Our wash processes guarantee that IFCO RPCs are as safe and hygienic as unused packaging. Regular swab tests are part of our quality control procedures.
Our food packaging must also brace for extreme temperature swings. Hugow gives an example. "In California, black IFCO RPCs sit in direct sunlight while the lettuce is harvested. For broccoli, growers pour slush ice onto the produce to cool it down and keep it cooled during transport." Specially engineered drainage holes let water flow out, while side openings quickly dissipate heat. Using another example, brown IFCO Lift Lock RPCs ventilate bread loaves still warm from baking ovens – whereas in other cases, parbaked products are shock frozen down to minus 23°C within the container and stored at this temperature.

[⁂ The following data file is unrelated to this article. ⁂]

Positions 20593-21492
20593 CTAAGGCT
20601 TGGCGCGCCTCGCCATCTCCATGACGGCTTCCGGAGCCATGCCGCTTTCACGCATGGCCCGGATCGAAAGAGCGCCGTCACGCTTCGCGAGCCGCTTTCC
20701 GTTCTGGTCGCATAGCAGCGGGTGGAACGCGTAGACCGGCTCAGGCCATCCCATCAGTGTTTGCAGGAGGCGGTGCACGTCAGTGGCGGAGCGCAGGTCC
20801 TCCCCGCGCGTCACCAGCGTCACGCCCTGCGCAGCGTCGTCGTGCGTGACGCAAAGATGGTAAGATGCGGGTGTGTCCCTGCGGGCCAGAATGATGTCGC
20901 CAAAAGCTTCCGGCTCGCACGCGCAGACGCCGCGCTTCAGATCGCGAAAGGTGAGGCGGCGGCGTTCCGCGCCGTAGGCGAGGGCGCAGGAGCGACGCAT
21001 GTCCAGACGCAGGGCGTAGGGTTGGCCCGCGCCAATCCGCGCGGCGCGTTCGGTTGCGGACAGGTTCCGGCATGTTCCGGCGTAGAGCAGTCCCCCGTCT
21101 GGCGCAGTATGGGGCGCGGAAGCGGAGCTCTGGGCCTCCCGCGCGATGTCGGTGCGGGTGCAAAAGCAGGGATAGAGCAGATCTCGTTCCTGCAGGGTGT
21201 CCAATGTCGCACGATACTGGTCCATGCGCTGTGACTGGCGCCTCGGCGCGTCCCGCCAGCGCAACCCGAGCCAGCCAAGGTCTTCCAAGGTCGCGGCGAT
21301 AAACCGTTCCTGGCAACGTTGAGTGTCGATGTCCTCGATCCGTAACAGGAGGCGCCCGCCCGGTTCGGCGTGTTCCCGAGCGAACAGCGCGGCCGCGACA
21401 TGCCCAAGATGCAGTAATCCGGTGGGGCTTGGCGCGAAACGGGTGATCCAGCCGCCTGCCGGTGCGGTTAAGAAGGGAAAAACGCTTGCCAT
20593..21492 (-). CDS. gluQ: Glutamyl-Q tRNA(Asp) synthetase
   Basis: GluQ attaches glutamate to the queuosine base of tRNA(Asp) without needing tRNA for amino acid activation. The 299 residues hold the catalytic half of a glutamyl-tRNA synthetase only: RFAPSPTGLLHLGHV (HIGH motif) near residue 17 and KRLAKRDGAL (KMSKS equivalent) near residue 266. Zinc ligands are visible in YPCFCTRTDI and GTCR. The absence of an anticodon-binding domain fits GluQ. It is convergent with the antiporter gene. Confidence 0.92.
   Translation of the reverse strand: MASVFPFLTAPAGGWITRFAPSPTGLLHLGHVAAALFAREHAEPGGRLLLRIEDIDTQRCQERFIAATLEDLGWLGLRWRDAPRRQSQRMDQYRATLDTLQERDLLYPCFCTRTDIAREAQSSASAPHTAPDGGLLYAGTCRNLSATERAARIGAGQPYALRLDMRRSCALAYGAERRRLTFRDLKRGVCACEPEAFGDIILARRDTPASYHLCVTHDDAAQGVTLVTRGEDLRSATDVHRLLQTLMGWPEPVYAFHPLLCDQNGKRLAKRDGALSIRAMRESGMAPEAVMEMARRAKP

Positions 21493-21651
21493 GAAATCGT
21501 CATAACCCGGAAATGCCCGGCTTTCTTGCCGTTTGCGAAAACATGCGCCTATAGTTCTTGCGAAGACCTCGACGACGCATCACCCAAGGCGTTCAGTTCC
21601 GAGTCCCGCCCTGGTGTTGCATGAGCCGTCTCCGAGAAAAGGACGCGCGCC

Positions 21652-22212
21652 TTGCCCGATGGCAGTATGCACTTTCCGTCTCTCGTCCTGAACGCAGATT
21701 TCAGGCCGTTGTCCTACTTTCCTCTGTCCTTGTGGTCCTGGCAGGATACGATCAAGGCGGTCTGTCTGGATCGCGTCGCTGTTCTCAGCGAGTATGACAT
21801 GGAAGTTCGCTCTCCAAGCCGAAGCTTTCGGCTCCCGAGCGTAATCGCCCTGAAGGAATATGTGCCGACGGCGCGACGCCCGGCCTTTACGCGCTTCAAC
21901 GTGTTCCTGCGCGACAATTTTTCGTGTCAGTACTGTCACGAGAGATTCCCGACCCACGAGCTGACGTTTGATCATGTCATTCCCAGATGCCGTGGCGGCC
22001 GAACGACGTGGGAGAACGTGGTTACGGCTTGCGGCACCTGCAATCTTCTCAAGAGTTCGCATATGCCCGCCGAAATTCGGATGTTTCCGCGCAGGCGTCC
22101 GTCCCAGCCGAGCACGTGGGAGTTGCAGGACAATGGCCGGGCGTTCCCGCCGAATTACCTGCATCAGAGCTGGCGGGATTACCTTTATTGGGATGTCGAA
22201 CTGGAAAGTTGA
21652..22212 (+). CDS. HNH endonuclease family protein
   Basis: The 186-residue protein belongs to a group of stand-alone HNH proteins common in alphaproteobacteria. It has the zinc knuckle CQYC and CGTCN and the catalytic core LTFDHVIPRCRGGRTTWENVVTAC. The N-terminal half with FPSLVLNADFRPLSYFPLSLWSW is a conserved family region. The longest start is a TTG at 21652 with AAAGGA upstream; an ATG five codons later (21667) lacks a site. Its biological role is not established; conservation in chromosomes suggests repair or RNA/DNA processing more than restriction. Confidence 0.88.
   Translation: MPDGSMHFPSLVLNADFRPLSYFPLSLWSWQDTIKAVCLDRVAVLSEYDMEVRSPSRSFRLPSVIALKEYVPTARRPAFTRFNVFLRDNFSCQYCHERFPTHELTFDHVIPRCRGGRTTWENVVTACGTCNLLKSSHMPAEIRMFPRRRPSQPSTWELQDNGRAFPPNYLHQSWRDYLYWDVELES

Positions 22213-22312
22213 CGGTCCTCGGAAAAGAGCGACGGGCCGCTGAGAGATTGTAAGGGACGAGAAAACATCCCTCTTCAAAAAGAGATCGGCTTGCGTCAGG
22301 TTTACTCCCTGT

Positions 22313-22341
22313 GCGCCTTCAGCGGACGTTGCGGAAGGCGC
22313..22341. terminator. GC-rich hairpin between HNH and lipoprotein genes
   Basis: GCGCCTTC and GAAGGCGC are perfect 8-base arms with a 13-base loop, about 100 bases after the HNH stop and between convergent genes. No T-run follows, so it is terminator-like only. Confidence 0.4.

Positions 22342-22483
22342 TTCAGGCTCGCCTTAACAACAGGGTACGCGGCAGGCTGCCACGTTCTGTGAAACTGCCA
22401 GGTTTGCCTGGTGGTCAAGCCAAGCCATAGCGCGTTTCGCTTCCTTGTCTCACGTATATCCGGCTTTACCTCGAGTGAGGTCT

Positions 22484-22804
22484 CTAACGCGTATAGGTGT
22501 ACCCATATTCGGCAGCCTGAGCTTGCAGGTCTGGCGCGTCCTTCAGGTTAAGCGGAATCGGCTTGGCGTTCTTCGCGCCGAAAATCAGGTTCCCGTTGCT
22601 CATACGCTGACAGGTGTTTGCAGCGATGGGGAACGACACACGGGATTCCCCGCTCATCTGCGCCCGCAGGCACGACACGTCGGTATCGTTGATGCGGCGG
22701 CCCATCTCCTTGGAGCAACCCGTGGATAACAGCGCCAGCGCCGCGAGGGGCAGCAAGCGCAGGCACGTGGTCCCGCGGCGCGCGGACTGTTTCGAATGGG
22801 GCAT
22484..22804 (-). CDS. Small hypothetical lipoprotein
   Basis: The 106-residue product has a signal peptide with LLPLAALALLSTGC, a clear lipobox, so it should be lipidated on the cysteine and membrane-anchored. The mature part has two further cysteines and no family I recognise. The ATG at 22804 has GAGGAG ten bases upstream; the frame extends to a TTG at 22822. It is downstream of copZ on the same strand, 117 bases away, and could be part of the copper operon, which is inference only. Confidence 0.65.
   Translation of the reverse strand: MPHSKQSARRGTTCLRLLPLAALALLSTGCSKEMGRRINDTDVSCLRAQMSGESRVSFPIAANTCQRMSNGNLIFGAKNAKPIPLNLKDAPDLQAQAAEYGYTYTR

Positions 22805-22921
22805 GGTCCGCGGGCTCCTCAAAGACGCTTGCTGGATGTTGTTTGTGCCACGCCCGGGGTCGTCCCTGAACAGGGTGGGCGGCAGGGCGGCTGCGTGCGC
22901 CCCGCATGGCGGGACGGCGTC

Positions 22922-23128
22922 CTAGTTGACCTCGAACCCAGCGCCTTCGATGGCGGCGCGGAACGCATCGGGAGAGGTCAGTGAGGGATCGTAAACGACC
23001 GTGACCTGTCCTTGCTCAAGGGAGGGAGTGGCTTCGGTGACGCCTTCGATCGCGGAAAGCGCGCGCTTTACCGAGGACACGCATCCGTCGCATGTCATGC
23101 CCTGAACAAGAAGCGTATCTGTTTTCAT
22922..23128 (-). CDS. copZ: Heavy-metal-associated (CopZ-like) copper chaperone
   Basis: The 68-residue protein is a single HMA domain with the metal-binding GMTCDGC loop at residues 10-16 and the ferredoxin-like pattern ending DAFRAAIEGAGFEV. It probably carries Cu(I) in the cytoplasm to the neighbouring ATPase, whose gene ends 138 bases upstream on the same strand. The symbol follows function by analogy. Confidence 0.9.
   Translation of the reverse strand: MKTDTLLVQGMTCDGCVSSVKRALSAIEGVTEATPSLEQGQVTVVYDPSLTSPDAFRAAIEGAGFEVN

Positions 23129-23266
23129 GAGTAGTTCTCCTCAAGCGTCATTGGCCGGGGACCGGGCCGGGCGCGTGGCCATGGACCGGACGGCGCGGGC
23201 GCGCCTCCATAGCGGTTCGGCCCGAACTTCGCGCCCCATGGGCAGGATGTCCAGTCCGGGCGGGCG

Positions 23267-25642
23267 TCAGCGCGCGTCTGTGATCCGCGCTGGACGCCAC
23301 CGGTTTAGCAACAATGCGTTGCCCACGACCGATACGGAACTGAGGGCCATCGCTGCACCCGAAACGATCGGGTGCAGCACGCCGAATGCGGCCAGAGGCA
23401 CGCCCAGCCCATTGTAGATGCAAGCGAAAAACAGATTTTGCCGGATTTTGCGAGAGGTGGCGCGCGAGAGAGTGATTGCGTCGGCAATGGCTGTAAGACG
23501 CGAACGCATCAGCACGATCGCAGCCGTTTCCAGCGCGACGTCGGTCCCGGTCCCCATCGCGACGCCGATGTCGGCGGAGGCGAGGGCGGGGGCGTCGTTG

Now comes the tricky part: design and development. To outsiders, the highly engineered IFCO RPC design looks standard. However, industry insiders know that specific colors and sizes are predestined for certain types of produce. Most IFCO RPC development is customer-driven – for example, to meet the handling needs of a specific crop, ensure functional details for automation or accommodate display preferences of large retailers. "When we have a customer request to develop a new RPC, we get a list of requirements," says Hugow. He names a few examples:
Eggs present a conundrum. There is a 10-egg carton size in Europe versus the 12-egg size in the US and UK. Further, some retailers prefer a removable front for display. In some countries, egg shipments are refrigerated, but not in others.